Summary and Contributions: The paper performs some alternations to the DensePose method, to make it require less manual annotations, and perform slightly better. The method basically offers to learn the flattening (or charting) requirement imposed by DesnePose, thus making it more scalable and flexible. The main idea is based on functional maps. As an added bonus, the method can use one predictor for several classes.
Strengths: The problem addressed by the paper is an important and timely one, as many other works try to tackle the problems associated with learning over 3D. In my opinion, the biggest strength the method has to offer is the fact that it yields a single predictor for several classes. Further more, the method offers a slight improvement over DensePose even on a single class.
Weaknesses: The largest weakness of the paper is its contribution. The paper describes a not-so-easy-to-implement addition to the DensePose system, which yields very little to no improvement in the results. The paper does try in any way to justify the choice of the addition, or claim that this approach might be better than other options. For example, could one automate the DensePose system by traditional co-segmentation and traditional parameterization approaches as a preprocess? Would it be possible, using the minimal annotation described in this paper, to compute some other translation between charts in DensePose in order to give it more flexibility and some cross-class scalability (maybe even using functional maps)? After reading the rebuttal, some of the questions I had about design choices have been put to rest, but I'm still, unfortunately, not convinced this paper is impactful enough for a NeurIPS publication, so my score did not change.
Clarity: yes, although some more implementation and training details could be nice, maybe in the supplementary material. This is, of course, not a pressing issue should the code be released.
Relation to Prior Work: The paper claims that DensePose is the state-of-the-art, and compares only to it. I am not an expert in this exact problem, but a quick search yielded many papers that seems relevant, that are newer, and some even also use functional maps. The authors should either compare to these works, or distinguish themselves very clearly from them. Here are a few examples: Unsupervised learning of dense shape correspondence, 2019 MINA: Convex Mixed-Integer Programming for Non-Rigid Shape Alignment, 2020 PRNet: Self-supervised learning for partial-to-partial registration, 2019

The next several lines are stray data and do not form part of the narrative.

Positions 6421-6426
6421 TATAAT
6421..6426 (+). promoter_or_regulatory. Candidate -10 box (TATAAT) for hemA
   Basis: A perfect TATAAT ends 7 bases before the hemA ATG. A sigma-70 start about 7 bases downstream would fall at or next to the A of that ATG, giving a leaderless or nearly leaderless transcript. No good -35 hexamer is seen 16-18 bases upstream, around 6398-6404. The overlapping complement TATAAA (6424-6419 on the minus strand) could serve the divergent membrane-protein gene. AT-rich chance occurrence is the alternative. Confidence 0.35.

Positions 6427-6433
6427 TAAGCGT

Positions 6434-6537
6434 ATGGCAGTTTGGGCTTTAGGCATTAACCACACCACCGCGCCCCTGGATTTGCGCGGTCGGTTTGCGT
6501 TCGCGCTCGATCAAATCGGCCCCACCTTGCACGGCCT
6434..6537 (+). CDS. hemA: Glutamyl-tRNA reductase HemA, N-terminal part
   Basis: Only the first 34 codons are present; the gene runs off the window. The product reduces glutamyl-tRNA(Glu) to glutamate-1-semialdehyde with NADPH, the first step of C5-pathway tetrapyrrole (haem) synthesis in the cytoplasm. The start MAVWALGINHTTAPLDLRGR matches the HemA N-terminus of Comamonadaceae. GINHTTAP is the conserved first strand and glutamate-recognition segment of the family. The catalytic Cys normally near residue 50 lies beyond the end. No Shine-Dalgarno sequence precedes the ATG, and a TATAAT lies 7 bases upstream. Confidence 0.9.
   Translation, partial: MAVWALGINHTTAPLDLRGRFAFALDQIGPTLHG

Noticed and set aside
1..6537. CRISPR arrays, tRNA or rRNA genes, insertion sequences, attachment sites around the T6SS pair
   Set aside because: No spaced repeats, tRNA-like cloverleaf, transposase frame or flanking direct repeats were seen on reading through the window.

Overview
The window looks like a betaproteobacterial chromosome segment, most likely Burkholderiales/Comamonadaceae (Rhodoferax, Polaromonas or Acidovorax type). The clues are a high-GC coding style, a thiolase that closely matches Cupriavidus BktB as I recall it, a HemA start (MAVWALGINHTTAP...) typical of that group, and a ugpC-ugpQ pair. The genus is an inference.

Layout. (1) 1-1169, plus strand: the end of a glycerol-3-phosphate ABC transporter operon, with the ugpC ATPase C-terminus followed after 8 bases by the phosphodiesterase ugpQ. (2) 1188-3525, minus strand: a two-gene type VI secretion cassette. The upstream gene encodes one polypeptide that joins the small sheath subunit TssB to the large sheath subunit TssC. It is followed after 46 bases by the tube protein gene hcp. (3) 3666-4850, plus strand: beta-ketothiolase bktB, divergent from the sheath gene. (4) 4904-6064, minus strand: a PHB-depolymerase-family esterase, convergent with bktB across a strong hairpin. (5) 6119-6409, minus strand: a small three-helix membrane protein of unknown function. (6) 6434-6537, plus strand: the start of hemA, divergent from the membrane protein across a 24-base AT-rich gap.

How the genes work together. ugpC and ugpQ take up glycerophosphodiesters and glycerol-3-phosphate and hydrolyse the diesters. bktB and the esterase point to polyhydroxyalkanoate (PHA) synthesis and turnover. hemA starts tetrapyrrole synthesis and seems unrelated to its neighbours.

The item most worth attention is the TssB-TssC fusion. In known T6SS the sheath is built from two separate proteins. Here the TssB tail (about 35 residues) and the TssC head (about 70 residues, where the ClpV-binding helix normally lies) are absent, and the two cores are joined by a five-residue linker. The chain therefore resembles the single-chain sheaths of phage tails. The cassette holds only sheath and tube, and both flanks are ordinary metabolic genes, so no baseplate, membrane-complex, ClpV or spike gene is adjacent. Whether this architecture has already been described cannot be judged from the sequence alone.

Additional Feedback: In its current form, the paper, has very little scientific justification and comparisons. That said, the paper seems like it has an interesting idea at its core. For these reasons, I am recommending against its acceptance, but only marginally.
Summary and Contributions: The paper addresses the problem of finding (dense) correspondences between 2D images and corresponding 3D object surfaces. This is achieved by learning an embedding function which maps points of the surface (vertices in the discrete variant) to "embedding descriptors", and a deep NN which maps image pixels to embedding descriptors. The loss function for training effectively uses a softmax-like probabilistic measure of goodness of fit between the two. Further, LBO bases are used to reduce the number of learnable parameters.
Strengths: (1) Simple and elegant solution. Theoretical grounding is sound. (2) Works well with substantially smaller amount of annotations than with other models. (3) Very favourably compares with state-of-the-art models in terms of performance. (4) Addresses the cumbersome problem of charting in DensePose model. (5) Results are transferable to unseen object categories. (6) Empirical evaluation is extensive.
Weaknesses: I do not see major limitations of the work.
Correctness: The claims and methods appear correct to me. The empirical methodology is sound and experiments are extensive.
Clarity: The paper is very well written, with good structure and attention to detail.
Relation to Prior Work: The paper gives a sound overview of the state-of-the-art, and especially clearly addresses the differences from the competing DensePose model.
Summary and Contributions: The paper proposed to extend the existing DensePose effort of 2D-alone prediction of dense correspondence to 2D-3D joint prediction where the 3D part is implemented by 3D shape geometry analysis. The proposed approach is intuitive and well-motivated. The author contributed to a new DensePose-LVIS dataset with new correspondence annotations. Extensive experiments are performed and show leading results on the DensePose-COCO dataset.